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    Dramatic Increase in Teen Suicide

    CDC Reports Largest Spike in Teen Suicide Rate in 15 Years

    Is Your Child or Teen Suicidal? continued...

    Examples of high-risk teens include:

    • Teens with a plan or recent attempt to commit suicide
    • Teens who say they are going to kill themselves
    • Teens who talk about killing themselves and who become agitated or hopeless
    • Impulsive teens who become profoundly sad and who suffer conditions such as bipolar disorder, major depression, psychosis, or substance use disorders

    Signs of major depression include:

    • Cranky mood
    • Preoccupation with song lyrics suggesting life is meaningless
    • Loss of interest in sports and usual activities
    • Failure to gain normal weight
    • Frequent complaints of physical illness such as headache and stomach ache
    • Excessive late-night TV watching
    • Refusal to wake for school in the morning
    • Talk of running away from home, or attempts to do so
    • Persistent boredom
    • Oppositional and/or negative behavior
    • Poor performance in school or frequent school absences
    • Recurrent talk of or writing about suicide
    • Giving away toys or belongings

    Signs Not Always Obvious

    Unfortunately, absence of high risk does not necessarily mean low risk. Kids who seem to be at low risk, but who joke about killing themselves or who repeatedly seek treatment for physical complaints, "may be asking for help the only way they can," Shain and colleagues suggest.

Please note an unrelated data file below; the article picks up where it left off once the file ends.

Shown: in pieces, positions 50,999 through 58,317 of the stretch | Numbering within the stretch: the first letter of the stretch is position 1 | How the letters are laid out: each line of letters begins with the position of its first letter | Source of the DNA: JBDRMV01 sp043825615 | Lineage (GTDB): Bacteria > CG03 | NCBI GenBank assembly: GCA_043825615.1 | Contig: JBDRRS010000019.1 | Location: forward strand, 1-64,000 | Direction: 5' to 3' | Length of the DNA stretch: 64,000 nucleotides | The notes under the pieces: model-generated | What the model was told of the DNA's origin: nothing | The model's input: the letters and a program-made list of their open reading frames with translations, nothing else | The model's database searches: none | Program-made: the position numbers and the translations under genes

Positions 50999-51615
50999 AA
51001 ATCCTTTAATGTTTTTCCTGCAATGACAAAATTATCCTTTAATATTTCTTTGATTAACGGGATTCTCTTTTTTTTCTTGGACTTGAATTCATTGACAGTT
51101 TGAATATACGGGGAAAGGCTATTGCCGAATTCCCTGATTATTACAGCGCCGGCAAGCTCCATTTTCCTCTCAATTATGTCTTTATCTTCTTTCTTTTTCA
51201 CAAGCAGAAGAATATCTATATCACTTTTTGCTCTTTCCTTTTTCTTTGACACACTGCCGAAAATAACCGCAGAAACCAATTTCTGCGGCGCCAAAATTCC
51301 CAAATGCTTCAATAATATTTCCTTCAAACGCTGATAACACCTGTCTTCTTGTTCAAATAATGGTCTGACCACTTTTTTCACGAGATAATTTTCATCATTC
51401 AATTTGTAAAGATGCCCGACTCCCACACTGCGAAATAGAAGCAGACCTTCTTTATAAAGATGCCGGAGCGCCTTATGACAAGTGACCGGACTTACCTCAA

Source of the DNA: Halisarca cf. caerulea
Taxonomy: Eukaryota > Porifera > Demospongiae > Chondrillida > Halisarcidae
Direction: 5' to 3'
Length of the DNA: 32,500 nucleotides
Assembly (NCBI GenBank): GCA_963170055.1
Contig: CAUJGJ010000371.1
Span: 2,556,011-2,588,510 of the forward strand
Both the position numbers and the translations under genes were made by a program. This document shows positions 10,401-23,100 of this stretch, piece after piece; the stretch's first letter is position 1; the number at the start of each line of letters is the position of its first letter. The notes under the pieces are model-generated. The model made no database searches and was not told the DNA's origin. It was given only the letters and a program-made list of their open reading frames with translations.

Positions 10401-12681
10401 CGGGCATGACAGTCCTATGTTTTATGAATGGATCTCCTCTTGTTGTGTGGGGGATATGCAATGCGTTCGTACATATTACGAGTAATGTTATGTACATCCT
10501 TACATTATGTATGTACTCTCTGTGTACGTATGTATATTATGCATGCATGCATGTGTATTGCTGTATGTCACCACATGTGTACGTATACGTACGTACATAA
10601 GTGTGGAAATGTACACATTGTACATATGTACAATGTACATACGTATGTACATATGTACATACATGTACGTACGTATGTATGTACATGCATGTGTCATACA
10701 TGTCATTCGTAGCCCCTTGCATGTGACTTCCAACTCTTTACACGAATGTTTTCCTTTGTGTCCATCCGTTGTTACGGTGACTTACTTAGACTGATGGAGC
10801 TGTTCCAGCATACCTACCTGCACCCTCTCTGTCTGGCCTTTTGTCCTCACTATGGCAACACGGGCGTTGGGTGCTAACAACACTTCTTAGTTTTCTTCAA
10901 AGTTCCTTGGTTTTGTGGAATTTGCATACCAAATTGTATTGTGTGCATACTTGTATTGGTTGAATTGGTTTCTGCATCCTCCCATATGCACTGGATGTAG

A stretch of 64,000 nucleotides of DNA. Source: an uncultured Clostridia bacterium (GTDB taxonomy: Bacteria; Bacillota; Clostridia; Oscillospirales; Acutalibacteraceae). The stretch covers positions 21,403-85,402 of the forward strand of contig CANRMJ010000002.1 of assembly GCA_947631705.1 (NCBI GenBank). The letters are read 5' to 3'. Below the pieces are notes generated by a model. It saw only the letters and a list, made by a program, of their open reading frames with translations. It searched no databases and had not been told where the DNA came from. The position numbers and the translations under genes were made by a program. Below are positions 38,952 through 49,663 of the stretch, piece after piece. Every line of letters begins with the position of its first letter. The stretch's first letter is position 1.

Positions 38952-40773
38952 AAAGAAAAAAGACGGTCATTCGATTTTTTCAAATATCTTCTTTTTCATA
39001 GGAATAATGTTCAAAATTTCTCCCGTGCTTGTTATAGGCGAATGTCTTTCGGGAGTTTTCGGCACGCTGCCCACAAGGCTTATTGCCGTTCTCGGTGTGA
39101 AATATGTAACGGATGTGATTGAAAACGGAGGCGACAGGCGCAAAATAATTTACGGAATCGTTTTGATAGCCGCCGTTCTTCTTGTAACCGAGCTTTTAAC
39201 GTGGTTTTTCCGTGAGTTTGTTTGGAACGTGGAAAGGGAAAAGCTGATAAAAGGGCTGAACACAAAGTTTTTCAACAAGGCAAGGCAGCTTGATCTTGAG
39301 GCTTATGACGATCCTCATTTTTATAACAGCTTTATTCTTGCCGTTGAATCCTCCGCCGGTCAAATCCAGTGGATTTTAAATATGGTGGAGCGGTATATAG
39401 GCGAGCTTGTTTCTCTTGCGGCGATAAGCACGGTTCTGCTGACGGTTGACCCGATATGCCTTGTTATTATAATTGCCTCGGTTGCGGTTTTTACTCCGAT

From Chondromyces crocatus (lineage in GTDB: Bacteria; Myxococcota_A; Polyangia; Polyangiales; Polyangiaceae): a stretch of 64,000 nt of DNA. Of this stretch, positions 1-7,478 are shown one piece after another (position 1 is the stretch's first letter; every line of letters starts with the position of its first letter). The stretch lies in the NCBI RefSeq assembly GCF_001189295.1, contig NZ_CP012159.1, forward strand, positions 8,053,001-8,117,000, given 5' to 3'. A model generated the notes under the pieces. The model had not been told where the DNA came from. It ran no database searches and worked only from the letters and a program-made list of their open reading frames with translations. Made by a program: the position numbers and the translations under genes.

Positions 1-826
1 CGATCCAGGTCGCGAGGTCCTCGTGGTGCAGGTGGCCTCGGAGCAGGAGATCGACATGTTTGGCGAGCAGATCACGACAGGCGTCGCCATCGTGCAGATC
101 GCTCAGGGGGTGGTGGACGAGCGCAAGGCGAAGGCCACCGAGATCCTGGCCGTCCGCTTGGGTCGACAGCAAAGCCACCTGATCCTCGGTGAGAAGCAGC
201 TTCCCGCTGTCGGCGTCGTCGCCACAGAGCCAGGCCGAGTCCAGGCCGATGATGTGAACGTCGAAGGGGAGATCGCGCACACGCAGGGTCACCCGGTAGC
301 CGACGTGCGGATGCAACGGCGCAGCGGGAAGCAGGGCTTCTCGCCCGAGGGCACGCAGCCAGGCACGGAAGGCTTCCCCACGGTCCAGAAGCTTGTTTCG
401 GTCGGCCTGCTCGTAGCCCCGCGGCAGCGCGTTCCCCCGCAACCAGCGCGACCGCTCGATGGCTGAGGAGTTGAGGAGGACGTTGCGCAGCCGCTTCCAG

Any teen who suffers significant loss of function or distress due to emotional or behavioral symptoms should be closely observed, referred for a mental health evaluation, or both.

    A brief psychological intervention may be all teens need if they have a responsive and intact family, good relationships with their peers, hope for the future, and a desire to resolve conflicts.

    Hospitalization and long-term psychiatric care may be needed for teens who:

    • Have made previous suicide attempts
    • Show a strong intent to commit suicide
    • Have serious depression or other major psychiatric disorders
    • Abuse alcohol or drugs
    • Have low impulse control

    If a teen has made a suicide attempt, it's crucial to keep up continuous psychological care after hospital discharge. It's important to continue treatment of underlying psychiatric illnesses, to remove firearms from the home, and to lock up potentially lethal medications. Getting the teen to agree to a "no suicide" contract has not been proven effective.

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